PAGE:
Quest Diagnostics said 11.9 million of its patients may have been exposed in a data breach of American Medical Collection Agency, a billings collection firm the medical laboratory works with.
The company has not received all the information about the incident from American Medical Collection Agency (AMCA) and has not been able to verify the accuracy of the information received from AMCA, the diagnostic information services provider said. It's not the first time those customers have had their personal data strewn across the web, though the AMCA breach affects many more people than a 2016 hack that saw 34,000 patients' personal and medical information - including lab results - stolen. The number of patients impacted was only recently determined. An outside security expert has been hired to determine the damage of the breach. "Since learning of the AMCA data security incident, we have suspended sending collection requests to AMCA", Quest said.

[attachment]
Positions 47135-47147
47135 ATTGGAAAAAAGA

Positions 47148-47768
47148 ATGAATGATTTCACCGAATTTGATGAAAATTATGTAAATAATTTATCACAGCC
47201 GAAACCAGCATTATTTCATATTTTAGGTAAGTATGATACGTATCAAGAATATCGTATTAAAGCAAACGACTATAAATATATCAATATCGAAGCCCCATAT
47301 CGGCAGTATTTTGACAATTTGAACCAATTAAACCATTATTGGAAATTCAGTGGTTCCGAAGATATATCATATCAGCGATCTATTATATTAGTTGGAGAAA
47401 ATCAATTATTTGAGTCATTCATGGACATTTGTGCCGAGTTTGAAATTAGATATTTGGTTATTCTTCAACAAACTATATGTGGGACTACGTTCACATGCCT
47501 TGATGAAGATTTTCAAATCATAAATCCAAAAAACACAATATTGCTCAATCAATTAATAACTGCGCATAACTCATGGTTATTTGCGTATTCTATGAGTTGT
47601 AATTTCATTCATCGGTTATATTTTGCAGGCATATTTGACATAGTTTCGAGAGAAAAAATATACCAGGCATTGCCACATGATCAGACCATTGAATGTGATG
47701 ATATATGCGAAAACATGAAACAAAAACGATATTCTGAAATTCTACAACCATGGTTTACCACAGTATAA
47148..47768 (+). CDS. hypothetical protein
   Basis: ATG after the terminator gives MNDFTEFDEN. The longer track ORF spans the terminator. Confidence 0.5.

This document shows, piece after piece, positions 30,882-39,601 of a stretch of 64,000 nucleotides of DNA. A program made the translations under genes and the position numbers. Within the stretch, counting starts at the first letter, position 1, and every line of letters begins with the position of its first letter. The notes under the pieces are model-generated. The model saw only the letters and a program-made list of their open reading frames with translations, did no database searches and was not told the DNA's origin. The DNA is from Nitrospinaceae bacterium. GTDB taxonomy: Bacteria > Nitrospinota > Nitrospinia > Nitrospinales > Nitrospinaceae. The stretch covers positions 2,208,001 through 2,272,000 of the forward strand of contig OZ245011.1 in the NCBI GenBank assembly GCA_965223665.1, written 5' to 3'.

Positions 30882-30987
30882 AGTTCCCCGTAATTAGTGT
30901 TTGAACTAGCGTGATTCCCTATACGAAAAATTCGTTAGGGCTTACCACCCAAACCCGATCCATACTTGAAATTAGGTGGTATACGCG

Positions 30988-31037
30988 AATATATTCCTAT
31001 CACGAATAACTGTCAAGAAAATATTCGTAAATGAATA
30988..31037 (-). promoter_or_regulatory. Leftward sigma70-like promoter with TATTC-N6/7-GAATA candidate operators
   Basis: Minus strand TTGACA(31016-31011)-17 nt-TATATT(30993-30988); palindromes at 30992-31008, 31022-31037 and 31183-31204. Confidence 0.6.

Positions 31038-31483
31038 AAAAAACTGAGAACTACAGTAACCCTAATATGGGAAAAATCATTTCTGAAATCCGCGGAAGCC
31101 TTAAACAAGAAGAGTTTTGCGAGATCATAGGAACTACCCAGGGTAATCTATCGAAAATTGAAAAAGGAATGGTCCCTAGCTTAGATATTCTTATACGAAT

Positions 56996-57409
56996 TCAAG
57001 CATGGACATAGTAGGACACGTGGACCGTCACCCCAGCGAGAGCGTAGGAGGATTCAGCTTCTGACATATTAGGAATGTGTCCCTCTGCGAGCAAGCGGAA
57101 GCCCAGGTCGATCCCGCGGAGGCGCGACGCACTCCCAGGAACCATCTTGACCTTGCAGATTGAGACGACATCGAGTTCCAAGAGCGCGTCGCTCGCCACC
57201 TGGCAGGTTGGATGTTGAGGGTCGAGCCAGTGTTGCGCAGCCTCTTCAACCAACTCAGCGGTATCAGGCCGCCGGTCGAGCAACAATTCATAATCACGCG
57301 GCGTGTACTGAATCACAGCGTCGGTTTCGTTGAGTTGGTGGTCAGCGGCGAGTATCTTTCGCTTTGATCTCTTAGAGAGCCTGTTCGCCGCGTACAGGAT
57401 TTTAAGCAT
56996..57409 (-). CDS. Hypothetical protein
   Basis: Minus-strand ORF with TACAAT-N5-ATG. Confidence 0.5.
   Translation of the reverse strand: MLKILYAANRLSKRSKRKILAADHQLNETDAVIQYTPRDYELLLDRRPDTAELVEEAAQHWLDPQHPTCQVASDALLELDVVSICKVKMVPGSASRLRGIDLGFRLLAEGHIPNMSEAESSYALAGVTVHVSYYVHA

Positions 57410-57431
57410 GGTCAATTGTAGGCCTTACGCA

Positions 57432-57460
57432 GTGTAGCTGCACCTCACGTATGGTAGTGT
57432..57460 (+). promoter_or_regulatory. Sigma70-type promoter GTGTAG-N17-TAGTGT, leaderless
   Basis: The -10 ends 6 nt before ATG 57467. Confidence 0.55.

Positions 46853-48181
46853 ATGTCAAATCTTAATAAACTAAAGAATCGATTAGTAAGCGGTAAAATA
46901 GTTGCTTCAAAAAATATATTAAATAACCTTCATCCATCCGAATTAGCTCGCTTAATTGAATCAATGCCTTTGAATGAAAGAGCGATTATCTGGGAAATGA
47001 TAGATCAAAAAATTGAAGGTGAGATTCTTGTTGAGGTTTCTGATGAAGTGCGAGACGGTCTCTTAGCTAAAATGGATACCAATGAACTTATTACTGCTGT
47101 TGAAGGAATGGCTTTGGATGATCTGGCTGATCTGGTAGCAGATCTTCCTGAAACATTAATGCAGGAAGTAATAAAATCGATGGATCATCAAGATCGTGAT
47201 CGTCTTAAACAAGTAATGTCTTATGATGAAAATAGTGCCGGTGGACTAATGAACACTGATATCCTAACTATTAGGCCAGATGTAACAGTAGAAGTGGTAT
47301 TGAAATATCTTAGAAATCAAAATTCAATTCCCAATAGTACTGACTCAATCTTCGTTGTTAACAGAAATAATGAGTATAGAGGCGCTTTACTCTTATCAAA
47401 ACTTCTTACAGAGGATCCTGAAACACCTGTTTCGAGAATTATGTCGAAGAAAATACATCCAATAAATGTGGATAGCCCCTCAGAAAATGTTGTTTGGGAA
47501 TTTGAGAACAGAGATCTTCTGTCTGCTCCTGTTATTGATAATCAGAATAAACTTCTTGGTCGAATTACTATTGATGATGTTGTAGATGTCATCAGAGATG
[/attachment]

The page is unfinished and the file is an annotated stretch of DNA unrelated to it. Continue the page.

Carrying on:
Quest will be working with Optum360 to ensure that Quest patients are appropriately notified of the possible breach.
The data breach dates back to August 1 previous year through May 31.
AMCA did not immediately respond to a request for comment. The company only learned how many customers were potentially affected last week. "In the case of Quest Diagnostics, we can see that personal financial data and medical records appear to have been compromised".
According to Quest, it's not totally their fault. The company has more than a dozen locations in the Denver metro area and roughly 2,200 locations across the United States, according to its website.